Poyer + Wheaton Rank High on NFL Draft Boards

Saturday marks the final home game at Reser Stadium for Oregon State standouts - cornerback Jordan Poyer and wide receiver Markus Wheaton, two of the most productive players at their respective positions in Beavers history.
However, their football journeys won't be completed, even when the stadium clock finally hits zeroes, signifying the end of the game with Nicholls State.
After helping guide the Beavers to a probable six-win turnaround from last season, Poyer and Wheaton are both expected to be chosen in the early-to-mid rounds of the 2013 NFL Draft in late April.
When Oregon State returns to Corvallis in late December from their probable bowl trip to San Antonio (Alamo) or San Diego (Holiday), Poyer and Wheaton will soon shift gears and begin the long four-month buildup to the NFL Draft, which is scheduled for April 25-27, 2013 at Radio City Music Hall in New York City.
First order of business? The January 26 Senior Bowl at Ladd-Peebles Stadium in Mobile, Ala. Both teams are headed by NFL coaches and all practices during the week leading up to the game are attended by hundreds of NFL executives, scouts, personnel directors and coaches, and televised on the NFL Network.
Poyer and Wheaton accepted invitations to the Senior Bowl earlier this month.
For NFL draftniks, Senior Bowl week in Mobile is akin to Mardi Gras.
The 5-foot-11, 190-pound Poyer is rated by as the 41st best prospect available for the 2013 NFL Draft, and the fifth best cornerback available. His current ranking means he is projected by some scouts as second-round pick.
Well-known NFL Draft analyst Mel Kiper has kept Poyer, who will make his 23rd career start on Saturday, high on his board all season.
And for good reason. Poyer's six interceptions this season ranks fourth in the NCAA and puts him in a sixth-place tie for career interceptions at OSU with 12. He is one of 15 finalists for the Jim Thorpe and Bednarik Awards, and has earned a well-deserved reputation as a lockdown corner.
Poyer has also served as Oregon State's top punt returner, averaging 5.6 yards per return. His versatility should bode well for him in the NFL.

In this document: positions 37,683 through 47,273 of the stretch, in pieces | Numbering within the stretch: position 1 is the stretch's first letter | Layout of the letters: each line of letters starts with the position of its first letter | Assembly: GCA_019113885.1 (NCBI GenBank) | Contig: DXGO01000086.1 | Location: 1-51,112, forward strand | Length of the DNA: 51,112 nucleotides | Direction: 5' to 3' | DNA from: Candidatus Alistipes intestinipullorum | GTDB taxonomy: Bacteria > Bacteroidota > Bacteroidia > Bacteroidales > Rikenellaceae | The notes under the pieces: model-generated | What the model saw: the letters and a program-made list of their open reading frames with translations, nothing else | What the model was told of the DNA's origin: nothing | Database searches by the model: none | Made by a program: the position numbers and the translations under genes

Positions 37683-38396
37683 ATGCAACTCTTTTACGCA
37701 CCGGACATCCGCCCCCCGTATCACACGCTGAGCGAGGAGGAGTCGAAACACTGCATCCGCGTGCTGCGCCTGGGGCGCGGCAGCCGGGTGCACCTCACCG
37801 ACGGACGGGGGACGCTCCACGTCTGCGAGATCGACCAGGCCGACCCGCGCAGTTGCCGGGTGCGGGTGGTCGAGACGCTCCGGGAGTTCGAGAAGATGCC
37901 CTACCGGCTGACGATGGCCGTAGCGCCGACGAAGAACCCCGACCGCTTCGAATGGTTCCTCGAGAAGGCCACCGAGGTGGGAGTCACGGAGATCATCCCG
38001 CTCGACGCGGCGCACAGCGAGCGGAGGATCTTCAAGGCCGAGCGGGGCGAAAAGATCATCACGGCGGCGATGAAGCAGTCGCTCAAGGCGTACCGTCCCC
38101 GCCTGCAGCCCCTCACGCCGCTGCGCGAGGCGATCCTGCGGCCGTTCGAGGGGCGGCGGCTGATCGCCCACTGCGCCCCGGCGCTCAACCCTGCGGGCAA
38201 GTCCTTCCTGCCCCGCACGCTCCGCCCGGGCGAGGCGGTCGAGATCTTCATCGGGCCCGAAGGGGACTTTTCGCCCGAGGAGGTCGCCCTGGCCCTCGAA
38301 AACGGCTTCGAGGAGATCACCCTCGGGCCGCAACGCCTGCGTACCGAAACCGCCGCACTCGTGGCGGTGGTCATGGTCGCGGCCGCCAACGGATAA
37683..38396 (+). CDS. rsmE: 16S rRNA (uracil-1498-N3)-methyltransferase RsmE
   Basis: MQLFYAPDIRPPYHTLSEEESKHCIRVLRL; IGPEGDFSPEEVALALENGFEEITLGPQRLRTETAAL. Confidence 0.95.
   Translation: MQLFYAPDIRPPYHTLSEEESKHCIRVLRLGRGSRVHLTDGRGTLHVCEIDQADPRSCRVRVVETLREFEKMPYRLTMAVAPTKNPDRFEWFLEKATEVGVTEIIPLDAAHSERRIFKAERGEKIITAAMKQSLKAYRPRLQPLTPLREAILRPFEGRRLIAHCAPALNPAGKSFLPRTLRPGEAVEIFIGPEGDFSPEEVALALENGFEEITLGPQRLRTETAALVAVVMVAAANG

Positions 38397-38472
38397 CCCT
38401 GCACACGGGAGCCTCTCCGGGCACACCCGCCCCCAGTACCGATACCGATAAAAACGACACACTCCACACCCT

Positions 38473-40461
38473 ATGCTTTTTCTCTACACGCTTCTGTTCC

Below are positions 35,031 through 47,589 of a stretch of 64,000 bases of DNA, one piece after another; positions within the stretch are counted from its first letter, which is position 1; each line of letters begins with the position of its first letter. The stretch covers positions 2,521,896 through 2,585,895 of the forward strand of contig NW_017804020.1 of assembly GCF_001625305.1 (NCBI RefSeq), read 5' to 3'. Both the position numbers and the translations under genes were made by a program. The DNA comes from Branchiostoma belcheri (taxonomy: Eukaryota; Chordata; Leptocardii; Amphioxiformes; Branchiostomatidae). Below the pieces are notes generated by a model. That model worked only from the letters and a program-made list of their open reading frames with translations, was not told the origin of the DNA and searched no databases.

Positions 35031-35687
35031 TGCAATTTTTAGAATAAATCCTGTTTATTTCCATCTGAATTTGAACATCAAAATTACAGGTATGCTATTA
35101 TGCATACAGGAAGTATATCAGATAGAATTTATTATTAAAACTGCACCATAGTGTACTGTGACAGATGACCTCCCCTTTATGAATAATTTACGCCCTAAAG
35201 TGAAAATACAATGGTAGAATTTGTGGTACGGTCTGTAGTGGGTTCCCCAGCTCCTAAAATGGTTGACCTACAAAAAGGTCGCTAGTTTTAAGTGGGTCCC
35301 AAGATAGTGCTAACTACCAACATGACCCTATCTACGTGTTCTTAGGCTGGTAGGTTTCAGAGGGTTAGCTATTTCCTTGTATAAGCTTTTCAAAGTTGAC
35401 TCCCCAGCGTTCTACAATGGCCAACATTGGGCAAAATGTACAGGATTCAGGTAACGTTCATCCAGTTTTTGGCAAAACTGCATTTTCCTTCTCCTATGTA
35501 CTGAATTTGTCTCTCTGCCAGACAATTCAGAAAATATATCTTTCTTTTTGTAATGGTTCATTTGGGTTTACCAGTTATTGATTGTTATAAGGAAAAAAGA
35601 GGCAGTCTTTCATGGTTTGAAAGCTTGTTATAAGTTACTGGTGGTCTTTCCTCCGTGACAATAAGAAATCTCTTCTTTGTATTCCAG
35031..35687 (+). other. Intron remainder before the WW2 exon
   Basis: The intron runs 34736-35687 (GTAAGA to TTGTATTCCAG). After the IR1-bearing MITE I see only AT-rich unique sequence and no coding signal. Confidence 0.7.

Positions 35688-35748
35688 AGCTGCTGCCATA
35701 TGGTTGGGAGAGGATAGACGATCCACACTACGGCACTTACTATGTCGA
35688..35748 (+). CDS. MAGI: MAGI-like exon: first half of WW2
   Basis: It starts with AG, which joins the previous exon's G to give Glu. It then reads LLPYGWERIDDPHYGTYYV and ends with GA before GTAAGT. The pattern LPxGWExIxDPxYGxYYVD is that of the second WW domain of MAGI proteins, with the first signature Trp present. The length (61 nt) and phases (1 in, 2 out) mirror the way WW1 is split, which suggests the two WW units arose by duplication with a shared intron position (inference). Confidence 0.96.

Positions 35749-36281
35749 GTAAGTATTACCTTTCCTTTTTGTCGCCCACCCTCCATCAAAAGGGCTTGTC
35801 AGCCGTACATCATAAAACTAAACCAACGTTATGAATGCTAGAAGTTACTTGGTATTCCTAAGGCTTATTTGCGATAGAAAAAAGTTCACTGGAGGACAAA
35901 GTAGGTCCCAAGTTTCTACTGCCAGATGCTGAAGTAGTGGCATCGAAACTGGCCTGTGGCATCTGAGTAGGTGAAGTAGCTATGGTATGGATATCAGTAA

"Jordan Poyer is a player I've been pretty high on throughout his career," Kiper told during a recent conference call. "When you look at him with his return ability and the ability to help out on special teams, he's a kid that could go in the second or third round. He has a chance to really help a NFL team and do a good job for them. I like him and I like how he provides versatility.
"I've maintained a pretty solid grade on Poyer throughout. I think he's a good player."
Poyer was selected Wednesday to the prestigious American Football Coaches Association (AFCA) First Team All-America squad, becoming the first OSU player to earn a spot on the AFCA First Team since offensive tackle Andy Levitre in 2008.
Earlier this week, Poyer was selected one of four Beavers to the Pac-12 Conference First Team, joining Wheaton, defensive end Scott Crichton and special teams standout Jordan Jenkins.
Wheaton is rated by at No. 131 overall, which projects him into the middle of the fourth round, and the 17th best wide receiver.
Wheaton has proven to be reliable (34 straight games with a reception, longest streak in the Pac-12) and durable (Saturday will be his 32nd career start, 29th straight) throughout a career that sees him third on Oregon State's career receiving yards list (2,834) and fourth in career receptions (212). He is also tied for sixth in touchdown receptions (15).
This season, Wheaton leads the Beavers with 76 receptions for 1,084 yards and 10 touchdowns. Kiper has Wheaton rated among his top five senior receivers.
"For the most part, Wheaton has been very consistent," Kiper said. "He's a fast, electrifying player. Along with Brandin Cooks, he's part of one of the best wide receivers duos in the country. Wheaton has a chance to be in the second round discussion. He should test out very well. He's had a nice year overall. I think he has a pretty solid future in the NFL ahead."
Duane Brugler of and concurs with Kiper's assessment of Wheaton: "He is the type of prospect who grows on you each time you see him. I bet a few teams will have a top-100 grade on him."
Because of his speed, Wheaton is a threat to rack up significant yards after catch (YAC) every time he catches the ball in space. So far this season, Wheaton is averaging 36.5 yards after catch per game.
Wheaton (1,084 yards) and Cooks (1,113) are the first two OSU receivers to reach 1,000 yards in the same season since James Newson and Mike Hass in 2003.
"Markus is a great example of growth," OSU coach Mike Riley said Monday. "He has always been extremely talented and very good. He didn't redshirt. Because of his character, he didn't stop there with the talent. He grew as a player and a person and he embraced college like I hope all the guys would. He has done it all. I'm very proud of him."
When Senior Bowl week concludes in late January, Poyer and Wheaton will probably start an intense month-long training program at an elite athletic facility somewhere in the United States in anticipation of the NFL Draft Combine in Indianapolis from February 20-26, 2013.
Typically, the location where an athlete prepares for the NFL Combine and then the Draft on a daily basis is based on which agent he signs with.
After the Combine, the duo should continue training for Oregon State's Pro Timing Day when scouts from most NFL clubs show up in Corvallis with stopwatches in hand.
Since Poyer and Wheaton are expected to be drafted by the end of the third or fourth round, the number of scouts attending Pro Day this year could be larger than normal.
Once Pro Timing Day is over, the countdown to the 2013 NFL Draft begins for Poyer and Wheaton.
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